November 3, 2012
Luke 14: 1, 7-11
On one occasion when Jesus was going to the house of a leader of the Pharisees to eat a meal on the sabbath, they were watching him closely.
When he noticed how the guests chose the places of honor, he told them a parable. “When you are invited by someone to a wedding banquet, do not sit down at the place of honor, in case someone more distinguished than you has been invited by your host; and the host who invited both of you may come and say to you, ‘Give this person your place,’ and then in disgrace you would start to take the lowest place. But when you are invited, go and sit down at the lowest place, so that when your host comes, he may say to you, ‘Friend, move up higher’; then you will be honored in the presence of all who sit at the table with you. For all who exalt themselves will be humbled, and those who humble themselves will be exalted.”
New Revised Standard Version, copyright 1989, by the National Council of the Churches of Christ in the United States of America. Used by permission. All rights reserved. USCCB approved (http://www.usccb.org/bible/approved-translations)
Always His People
Christians are always “strangers and sojourners” in this world. We are called to be “good servants of the king,” but “God’s good servants first.” And so in every age Our Lord calls us to be the best citizens of the nation we can be, but sooner or later we must “renounce all our possessions” for his sake, and the sake of his kingdom.
Born in 1876 in southern Germany, Rupert Mayer was the first chaplain in history to receive the Iron Cross for his service to the Prussian state during World War I. Later, as a pastor in Munich, he was interested in the work of one Adolf Hitler, and his interest convinced him of the profound evil of that work. He spoke out against it, and was imprisoned first in Landsberg prison and then in Sachsenhausen concentration camp. Because they did not want him to die a martyr’s death, the Nazis released him from the camp. He died while celebrating mass, shortly after liberation in 1945. His last words—from the altar—were “the Lord, the Lord, the Lord.”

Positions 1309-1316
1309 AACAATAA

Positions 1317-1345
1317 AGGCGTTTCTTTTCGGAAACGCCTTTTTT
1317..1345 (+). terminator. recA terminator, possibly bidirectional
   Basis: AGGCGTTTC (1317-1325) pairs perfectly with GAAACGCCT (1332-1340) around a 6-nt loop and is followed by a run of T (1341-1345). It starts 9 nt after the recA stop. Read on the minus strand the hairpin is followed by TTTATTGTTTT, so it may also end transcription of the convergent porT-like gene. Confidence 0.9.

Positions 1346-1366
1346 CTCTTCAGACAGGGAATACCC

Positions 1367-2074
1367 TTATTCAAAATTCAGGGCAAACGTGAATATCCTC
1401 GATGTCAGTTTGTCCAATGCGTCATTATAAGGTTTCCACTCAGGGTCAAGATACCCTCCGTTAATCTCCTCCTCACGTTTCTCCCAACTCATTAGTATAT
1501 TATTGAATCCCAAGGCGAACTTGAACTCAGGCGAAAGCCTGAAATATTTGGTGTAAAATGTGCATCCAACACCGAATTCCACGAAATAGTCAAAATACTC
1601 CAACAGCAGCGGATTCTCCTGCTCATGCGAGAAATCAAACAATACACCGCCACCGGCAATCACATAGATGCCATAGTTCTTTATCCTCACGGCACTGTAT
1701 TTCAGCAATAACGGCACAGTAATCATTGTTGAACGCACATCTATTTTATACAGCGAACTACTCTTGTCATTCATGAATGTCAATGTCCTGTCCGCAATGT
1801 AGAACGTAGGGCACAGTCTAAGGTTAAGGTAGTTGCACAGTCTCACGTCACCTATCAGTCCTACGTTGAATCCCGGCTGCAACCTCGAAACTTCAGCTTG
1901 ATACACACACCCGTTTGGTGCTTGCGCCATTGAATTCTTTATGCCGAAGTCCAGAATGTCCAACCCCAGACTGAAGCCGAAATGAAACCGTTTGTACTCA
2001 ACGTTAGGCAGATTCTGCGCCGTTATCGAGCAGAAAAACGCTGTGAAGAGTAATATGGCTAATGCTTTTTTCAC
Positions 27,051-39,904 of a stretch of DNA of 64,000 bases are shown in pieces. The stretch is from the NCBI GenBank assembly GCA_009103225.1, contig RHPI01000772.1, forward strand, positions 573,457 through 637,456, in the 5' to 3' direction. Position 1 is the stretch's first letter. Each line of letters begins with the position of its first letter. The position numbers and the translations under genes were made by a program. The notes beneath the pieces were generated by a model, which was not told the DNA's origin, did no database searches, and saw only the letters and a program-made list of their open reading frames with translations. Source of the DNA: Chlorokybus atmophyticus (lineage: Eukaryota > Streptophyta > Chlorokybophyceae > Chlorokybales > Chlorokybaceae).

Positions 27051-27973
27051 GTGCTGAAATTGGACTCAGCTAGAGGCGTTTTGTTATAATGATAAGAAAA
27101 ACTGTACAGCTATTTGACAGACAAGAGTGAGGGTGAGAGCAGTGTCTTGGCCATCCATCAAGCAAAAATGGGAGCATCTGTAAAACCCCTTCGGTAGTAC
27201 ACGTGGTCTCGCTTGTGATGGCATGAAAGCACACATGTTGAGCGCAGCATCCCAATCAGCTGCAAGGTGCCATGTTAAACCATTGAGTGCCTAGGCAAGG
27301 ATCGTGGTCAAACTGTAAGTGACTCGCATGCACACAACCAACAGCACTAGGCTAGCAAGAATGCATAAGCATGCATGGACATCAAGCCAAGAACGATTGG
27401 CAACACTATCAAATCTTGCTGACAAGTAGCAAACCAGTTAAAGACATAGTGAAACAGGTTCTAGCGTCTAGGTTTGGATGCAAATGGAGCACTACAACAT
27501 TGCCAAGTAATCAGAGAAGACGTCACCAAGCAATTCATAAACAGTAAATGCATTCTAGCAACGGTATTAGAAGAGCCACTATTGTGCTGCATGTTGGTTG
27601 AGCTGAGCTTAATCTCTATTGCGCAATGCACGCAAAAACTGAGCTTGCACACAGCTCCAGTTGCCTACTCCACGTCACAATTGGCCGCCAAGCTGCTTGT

His remains are in a very public place in downtown Munich. He was a hero to his nation, and a hero to God’s people: he helped them remember the deepest commitment to God of his nation when the leadership of that nation turned against the ways of God. May we have the courage to witness in our time and place as Blessed Rupert Mayer did in his, for sooner or later, God’s ways are clearly seen as not our ways, and we must live as the “strangers and sojourners” we are, as His people, first and certainly last.
—Fr. Raymond Gawronski S.J.
Lord, while it’s not unusual to be critical of people who “seek the place of honor,” it’s far more difficult to recognize such behavior in ourselves. Anytime we begin to covet recognition or force our opinion on others, we begin moving toward that “seat of honor.” We greatly desire that your Spirit keep us from rationalizing our motives in such situation. This day should the “seat of honor,” be within our glance, let us stay focused on what really matters — using our position, power, authority for your greater glory.
—The Jesuit Prayer Team
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